In the years after independence Cuba had prospered and was known as THE place to go in the northern Caribbean right up to the late 1950s revolution that brought Fidel Castro to power. As our ship sailed into Havana with the huge statue of Christ looking across the entrance to the harbour towards the city it was obvious that this was an altogether different type of city from any of the others that we had visited across the Caribbean.

And so it proved as we spent the next two days exploring this fascinating city. Amongst other things, of course, Havana is known as Hemmingway's city, and wherever one goes there are carefully preserved memories of his life there.

But the overwhelming impression is that Havana was once a most beautiful city, but one which is now crumbling away almost before one's eyes. Many of the wonderfully elegant buildings which line the Prado, running from the impressive Capitolio to the Castillo San Salvador de la Punta on the coast, at the eastern end of the Marcelón – a 5 mile esplanade running westwards along the shoreline – are badly in need of repair, having been largely left to their fate since Fidel Castro's revolution until very recently. But 50 years of neglect cannot easily be repaired.
The Capiolio
The Prado

Some of the buildings along the Prado
but note the weeds on the scaffolding!

Sadly, efforts by the current regime in Cuba to improve things are made much more difficult by the vindictive embargo enforced by the United States which, in effect, bars almost all forms of trade with Cuba which is in any way related to the United States. Thus American-based credit card companies will refuse to honour payments to Cuban organisations, although the USA is the largest exporter to Cuba – they just have to pay cash for all imports! And, in an apparent effort to damage tourism to Cuba, any cruise ships which call at Cuban ports are banned from entering any US ports for the next six months. Officially this embargo is to encourage Cuba to move towards "democratization and greater respect for human rights", but since the USA is more than happy to trade with many countries whose records in these areas are far worse than Cuba's it seems clear that this is not the real reason. Most Cubans believe that the strong Cuban exile community in Florida has a disproportionate influence on US policy in this area, but whatever the reason there can be little doubt that the American embargo is, in many ways, having precisely the opposite effect to that which it claims to be upholding.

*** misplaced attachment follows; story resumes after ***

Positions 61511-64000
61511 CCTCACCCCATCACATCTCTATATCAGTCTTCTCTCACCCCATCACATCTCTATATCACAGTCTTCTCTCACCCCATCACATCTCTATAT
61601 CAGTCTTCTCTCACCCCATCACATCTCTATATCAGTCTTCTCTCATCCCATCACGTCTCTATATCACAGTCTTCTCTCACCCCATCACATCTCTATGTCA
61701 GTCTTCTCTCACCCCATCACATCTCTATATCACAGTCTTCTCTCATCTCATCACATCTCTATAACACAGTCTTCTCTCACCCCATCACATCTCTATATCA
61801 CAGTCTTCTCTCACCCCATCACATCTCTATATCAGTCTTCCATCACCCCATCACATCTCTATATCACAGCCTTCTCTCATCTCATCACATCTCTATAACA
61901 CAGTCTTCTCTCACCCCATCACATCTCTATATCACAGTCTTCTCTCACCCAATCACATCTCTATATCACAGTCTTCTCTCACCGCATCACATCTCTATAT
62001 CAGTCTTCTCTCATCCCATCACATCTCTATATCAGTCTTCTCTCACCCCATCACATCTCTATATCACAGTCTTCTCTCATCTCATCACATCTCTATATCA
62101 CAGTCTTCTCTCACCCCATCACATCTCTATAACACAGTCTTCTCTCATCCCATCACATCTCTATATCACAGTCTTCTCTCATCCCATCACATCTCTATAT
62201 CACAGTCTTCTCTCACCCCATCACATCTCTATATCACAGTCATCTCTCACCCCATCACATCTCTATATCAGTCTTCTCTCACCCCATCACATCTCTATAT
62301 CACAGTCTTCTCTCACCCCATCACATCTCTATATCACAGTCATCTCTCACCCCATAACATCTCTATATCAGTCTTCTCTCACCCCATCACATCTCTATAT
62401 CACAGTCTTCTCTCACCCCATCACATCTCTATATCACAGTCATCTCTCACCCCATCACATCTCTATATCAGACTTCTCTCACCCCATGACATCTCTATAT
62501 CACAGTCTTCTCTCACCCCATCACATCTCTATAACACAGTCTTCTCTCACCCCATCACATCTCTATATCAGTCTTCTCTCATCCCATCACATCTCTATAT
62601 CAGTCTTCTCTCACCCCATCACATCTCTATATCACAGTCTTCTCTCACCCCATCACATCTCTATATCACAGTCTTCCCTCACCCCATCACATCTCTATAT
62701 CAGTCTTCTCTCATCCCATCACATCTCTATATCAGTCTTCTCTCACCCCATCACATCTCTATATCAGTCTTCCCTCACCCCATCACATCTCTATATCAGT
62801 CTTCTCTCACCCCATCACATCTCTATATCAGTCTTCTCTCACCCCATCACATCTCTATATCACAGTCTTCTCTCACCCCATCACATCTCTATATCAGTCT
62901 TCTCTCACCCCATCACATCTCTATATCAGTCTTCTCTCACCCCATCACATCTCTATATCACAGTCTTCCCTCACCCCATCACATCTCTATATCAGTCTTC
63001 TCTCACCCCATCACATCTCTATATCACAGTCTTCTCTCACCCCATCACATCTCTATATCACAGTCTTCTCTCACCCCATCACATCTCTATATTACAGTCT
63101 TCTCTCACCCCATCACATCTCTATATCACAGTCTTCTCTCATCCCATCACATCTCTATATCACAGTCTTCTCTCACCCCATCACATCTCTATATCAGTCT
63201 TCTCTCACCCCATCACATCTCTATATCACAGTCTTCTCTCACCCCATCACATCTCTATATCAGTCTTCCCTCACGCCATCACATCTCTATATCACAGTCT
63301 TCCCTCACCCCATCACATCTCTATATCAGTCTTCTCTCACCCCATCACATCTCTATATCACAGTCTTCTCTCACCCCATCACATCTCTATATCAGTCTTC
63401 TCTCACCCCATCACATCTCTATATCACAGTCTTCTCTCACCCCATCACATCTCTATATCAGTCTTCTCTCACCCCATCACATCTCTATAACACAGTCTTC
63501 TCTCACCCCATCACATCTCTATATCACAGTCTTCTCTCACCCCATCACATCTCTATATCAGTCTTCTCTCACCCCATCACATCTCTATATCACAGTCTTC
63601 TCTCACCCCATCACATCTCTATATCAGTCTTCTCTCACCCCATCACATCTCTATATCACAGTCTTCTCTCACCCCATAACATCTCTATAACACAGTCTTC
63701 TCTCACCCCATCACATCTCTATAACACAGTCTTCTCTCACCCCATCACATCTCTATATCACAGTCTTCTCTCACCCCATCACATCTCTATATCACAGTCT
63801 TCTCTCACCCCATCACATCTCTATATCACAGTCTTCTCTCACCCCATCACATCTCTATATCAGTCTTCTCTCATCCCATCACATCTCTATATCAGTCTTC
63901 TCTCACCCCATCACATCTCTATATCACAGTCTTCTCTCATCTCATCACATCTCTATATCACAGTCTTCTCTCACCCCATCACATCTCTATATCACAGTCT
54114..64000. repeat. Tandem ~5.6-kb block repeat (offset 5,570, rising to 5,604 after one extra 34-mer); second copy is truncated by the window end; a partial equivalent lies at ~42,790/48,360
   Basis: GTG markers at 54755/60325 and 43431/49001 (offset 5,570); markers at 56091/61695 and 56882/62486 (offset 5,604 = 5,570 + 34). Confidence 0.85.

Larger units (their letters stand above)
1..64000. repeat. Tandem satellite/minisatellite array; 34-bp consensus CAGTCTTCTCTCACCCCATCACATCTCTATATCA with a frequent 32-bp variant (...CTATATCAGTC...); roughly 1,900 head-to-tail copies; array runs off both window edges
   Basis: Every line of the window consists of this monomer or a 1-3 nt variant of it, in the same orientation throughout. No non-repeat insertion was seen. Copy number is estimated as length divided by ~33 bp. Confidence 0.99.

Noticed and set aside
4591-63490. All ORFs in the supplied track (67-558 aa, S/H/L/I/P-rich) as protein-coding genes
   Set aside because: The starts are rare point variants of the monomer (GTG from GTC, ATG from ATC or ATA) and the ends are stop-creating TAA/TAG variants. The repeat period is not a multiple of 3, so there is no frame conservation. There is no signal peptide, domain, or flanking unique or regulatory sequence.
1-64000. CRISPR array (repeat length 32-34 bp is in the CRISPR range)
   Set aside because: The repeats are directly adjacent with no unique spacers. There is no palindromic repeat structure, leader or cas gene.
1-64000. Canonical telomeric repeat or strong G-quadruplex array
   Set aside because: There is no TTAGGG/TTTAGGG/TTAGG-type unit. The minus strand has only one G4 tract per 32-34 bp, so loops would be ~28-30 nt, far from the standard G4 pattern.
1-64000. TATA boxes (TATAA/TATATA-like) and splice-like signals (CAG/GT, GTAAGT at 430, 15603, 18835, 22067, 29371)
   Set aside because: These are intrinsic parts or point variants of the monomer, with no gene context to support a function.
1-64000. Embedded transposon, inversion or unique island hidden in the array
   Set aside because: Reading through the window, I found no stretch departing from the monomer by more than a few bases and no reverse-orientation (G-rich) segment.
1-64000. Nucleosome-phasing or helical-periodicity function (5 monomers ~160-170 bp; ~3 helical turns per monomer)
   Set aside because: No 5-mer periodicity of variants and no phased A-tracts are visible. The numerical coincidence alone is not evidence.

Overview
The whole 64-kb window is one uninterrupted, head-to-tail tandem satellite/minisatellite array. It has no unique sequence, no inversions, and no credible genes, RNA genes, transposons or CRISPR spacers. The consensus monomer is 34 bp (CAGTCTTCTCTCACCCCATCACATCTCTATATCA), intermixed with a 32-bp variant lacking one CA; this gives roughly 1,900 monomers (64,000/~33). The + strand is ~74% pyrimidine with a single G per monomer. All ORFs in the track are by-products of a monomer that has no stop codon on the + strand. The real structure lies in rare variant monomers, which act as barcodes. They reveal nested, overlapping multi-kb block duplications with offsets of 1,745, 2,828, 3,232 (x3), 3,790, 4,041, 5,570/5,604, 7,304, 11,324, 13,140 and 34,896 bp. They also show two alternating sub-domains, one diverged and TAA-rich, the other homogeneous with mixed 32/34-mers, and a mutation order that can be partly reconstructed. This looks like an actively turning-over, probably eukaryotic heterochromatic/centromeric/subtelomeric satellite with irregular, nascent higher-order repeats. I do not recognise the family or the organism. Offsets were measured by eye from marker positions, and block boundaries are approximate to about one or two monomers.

But that has always, it seems, been the fate of the Caribbean islands. Since 1542 they have been fought over, colonised, liberated, conquered, and generally ill-treated by one country after another. Now most of them are free to run their countries in their own way but, as the US invasion of Grenada in 1983 and the 50-year US embargo on Cuba indicate, they are only allowed to control their own destinies as long as they broadly do what is expected of them.

And yet, despite everything, the peoples of the Caribbean, from prosperous Barbados to impoverished St Vincent, from the yachting haven of Tortola to socialist Cuba, are some of the most friendly people you will meet anywhere. Their islands are battered by hurricanes, shattered by earthquakes, and buried under the debris from volcanic eruptions, but they just pick themselves up and get on with rebuilding their lives. A visit to the Caribbean is not just the chance to bask in the warm sunshine or swim with the turtles in a clear blue sea. It is an opportunity to meet some of the friendliest, and most courageous people in the world. May it always continue thus.

Two new friends on the top of La Gran Piedra, near Santiago de Cuba